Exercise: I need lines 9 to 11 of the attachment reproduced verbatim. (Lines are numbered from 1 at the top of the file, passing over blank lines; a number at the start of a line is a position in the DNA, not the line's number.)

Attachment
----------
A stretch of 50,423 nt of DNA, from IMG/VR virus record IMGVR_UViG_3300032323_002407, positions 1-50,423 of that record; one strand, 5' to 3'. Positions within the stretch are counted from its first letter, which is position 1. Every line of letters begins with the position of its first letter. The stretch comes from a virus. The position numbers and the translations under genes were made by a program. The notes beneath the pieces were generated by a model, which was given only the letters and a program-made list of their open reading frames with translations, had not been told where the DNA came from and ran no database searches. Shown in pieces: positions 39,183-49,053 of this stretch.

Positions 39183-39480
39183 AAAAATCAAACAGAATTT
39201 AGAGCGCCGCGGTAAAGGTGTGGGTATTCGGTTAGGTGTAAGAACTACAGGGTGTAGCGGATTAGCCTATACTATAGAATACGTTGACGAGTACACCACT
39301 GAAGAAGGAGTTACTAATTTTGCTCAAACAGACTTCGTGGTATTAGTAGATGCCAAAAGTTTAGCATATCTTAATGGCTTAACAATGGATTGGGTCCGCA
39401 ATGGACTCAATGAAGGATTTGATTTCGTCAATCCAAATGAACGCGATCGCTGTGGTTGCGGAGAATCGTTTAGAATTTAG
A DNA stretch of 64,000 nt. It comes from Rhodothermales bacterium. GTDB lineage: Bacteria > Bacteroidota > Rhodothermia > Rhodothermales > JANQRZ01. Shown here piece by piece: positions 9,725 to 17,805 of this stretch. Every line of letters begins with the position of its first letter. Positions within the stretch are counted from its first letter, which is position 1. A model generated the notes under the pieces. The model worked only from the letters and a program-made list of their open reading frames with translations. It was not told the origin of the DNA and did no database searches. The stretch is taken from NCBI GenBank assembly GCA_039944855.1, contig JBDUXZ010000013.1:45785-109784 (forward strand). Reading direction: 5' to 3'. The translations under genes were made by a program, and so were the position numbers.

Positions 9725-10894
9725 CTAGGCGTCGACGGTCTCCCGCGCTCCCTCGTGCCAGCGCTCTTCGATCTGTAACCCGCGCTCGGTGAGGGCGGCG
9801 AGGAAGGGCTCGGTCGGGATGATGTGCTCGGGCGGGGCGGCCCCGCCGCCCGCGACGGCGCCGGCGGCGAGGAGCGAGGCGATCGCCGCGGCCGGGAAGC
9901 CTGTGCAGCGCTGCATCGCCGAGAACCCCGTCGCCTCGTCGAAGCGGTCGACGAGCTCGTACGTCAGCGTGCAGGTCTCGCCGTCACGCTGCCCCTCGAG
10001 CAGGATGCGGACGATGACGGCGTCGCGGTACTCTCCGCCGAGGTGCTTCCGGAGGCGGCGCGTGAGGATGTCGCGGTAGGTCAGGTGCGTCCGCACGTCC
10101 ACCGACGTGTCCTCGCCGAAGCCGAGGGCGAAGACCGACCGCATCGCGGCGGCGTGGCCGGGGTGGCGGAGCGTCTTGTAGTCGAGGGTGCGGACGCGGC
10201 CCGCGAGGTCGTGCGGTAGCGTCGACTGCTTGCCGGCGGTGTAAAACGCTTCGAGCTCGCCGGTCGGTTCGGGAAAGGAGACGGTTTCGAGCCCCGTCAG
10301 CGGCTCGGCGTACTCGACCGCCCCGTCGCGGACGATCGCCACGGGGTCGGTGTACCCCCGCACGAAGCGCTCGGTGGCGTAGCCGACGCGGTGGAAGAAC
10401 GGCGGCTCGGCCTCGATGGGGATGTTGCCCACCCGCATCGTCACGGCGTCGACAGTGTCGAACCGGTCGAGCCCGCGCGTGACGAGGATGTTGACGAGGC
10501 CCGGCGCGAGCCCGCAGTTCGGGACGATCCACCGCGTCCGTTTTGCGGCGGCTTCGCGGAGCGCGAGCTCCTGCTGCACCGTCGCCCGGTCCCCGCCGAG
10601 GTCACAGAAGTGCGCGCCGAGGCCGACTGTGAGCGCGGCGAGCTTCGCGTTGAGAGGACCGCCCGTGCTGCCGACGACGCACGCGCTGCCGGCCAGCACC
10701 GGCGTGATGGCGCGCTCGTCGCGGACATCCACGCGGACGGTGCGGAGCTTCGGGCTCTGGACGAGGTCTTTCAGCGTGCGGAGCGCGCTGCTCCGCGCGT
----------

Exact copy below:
9725 CTAGGCGTCGACGGTCTCCCGCGCTCCCTCGTGCCAGCGCTCTTCGATCTGTAACCCGCGCTCGGTGAGGGCGGCG
9801 AGGAAGGGCTCGGTCGGGATGATGTGCTCGGGCGGGGCGGCCCCGCCGCCCGCGACGGCGCCGGCGGCGAGGAGCGAGGCGATCGCCGCGGCCGGGAAGC
9901 CTGTGCAGCGCTGCATCGCCGAGAACCCCGTCGCCTCGTCGAAGCGGTCGACGAGCTCGTACGTCAGCGTGCAGGTCTCGCCGTCACGCTGCCCCTCGAG